No.1, it’s the partnerships. We partner with electricity and the oil and natural gas sectors, as well as state, local, tribal and territorial governments. We work with legislators, governors’ advisors, state energy offices, public utility commissioners and state organizations like NCSL. Along with these partnerships, we’re really focused on helping communities understand risk. When you understand risks—whether they’re manmade or natural—you can start planning around them.

Second is mitigating risk through the development of tools and technologies. We have invested over $240 million in cybersecurity research, development and demonstration projects focused on improving cyberthreat information sharing and detection.

In July 2021, President Biden announced an Industrial Control Systems Cybersecurity Initiative for the critical infrastructure community. The initiative, spearheaded by DOE, DHS and the electricity sector, aims to improve visibility, detection and response capabilities into critical energy infrastructure networks across the nation. More than 150 electric utilities—serving over 90 million Americans—have already joined this voluntary initiative. We’re excited about this progress and the Biden administration’s announced expansion into another energy subsector: natural gas pipelines.

What actions would you say state legislators should be considering to enhance energy sector cybersecurity?

First off, I just want to say that state legislators play a big role in energy sector cybersecurity. A good first step is ensuring that threat information is flowing. We know that sharing threat information across state agencies and with the private sector can be difficult, and each state may have its own process—but having a process in place is crucial. Legislators can consider developing mechanisms that promote cybersecurity threat intelligence sharing related to critical energy infrastructure. The goal is to have a well-defined, repeatable and trusted process, ensuring the right information is getting to the right people within the state through entities like the state fusion center.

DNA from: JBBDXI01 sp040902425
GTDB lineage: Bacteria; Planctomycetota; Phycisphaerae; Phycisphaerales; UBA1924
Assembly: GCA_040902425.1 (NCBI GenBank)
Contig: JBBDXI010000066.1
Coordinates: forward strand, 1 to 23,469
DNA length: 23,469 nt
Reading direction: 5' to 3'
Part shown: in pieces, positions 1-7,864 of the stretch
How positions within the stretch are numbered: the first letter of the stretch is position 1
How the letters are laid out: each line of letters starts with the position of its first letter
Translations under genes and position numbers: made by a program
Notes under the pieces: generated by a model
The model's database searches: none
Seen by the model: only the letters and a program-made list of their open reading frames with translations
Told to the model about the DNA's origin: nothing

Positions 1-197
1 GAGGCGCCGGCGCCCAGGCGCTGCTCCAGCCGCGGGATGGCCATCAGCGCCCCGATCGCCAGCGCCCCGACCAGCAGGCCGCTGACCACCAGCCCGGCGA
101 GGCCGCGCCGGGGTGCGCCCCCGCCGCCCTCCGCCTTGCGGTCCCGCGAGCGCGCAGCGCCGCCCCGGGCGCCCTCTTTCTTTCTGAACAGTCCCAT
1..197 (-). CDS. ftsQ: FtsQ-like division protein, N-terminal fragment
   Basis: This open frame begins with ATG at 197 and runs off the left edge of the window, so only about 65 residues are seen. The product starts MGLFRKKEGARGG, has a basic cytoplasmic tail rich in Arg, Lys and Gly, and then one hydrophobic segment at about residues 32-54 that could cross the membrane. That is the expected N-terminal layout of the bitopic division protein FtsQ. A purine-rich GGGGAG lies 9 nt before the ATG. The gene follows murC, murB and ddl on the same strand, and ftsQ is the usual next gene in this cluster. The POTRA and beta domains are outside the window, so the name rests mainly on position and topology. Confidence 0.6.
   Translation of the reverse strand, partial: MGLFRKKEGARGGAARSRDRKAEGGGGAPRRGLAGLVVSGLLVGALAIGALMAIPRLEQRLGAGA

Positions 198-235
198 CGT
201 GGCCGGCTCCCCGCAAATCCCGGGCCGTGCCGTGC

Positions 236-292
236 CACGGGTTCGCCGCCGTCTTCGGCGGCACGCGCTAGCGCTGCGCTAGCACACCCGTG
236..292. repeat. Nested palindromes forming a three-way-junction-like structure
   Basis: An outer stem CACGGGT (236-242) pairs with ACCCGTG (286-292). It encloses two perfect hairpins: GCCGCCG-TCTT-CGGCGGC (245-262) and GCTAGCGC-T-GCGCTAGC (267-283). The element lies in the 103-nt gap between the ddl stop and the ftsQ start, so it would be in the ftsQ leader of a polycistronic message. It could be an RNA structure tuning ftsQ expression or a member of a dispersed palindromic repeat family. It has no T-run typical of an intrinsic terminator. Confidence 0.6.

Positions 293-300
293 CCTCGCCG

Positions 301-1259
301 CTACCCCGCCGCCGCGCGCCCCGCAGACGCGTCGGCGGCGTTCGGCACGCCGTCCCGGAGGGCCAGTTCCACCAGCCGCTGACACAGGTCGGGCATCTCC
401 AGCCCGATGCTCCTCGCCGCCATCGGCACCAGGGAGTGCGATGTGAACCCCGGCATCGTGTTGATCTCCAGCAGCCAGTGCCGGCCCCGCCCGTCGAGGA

Another potential action we’d point to is regular engagement between local and state government energy and emergency response officials along with energy sector owners and operators. Discussions should include ways to collectively address cybersecurity in the energy sector: the policies or programs that might help companies improve their cybersecurity measures, and how industry and government can work together to ensure energy companies are considering cybersecurity as part of their risk management portfolio. DOE has tools like the Cybersecurity Capability Maturity Model that can assist owners and operators with this conversation.

Lastly, empowering public utility commissions to be proactive to requests for new recovery mechanisms, as cybersecurity protections require investment in hardware, software and personnel.

One of the more common pieces of legislation that we’ve seen is making sensitive information exempt from FOIA requests. Are there other state bills or legislative actions that you’d like to highlight?

There are lots of great examples of states expanding open records exemptions to include cyber vulnerabilities as well as authorizing governors and state agencies to take certain actions to prepare for and respond to cyber emergencies. I’ll highlight two recent ones.

Georgia passed a bill earlier this year that includes measures to facilitate information sharing and reporting of cyber incidents. State legislators should definitely be exploring ways to facilitate information sharing, not only on a day-to-day basis, but also during an incident. This bolsters states’ and the federal government’s ability to mobilize response resources.

I know the Texas Legislature also passed a law requiring its public utility commission to initiate a cybersecurity monitoring program to manage the state’s cyber-preparedness program in the electric sector. The law also enables Texas utilities to recover the costs of cybersecurity activities required under the law, as it explicitly authorizes state utility commissioners to approve such investments.

We always encourage states to reach out to DOE to discuss these kinds of approaches. DOE, CESER and NCSL can work with you to figure out what works best for your state.

DOE maintains close relationships with energy and emergency response officials in state, local, tribal and territorial government. For more information, please visit CESER’s website.

CESER-Sponsored Resources for Lawmakers

This interview has been edited for length and clarity.

Daniel Shea is a program principal in NCSL’s Energy, Environment and Transportation Program.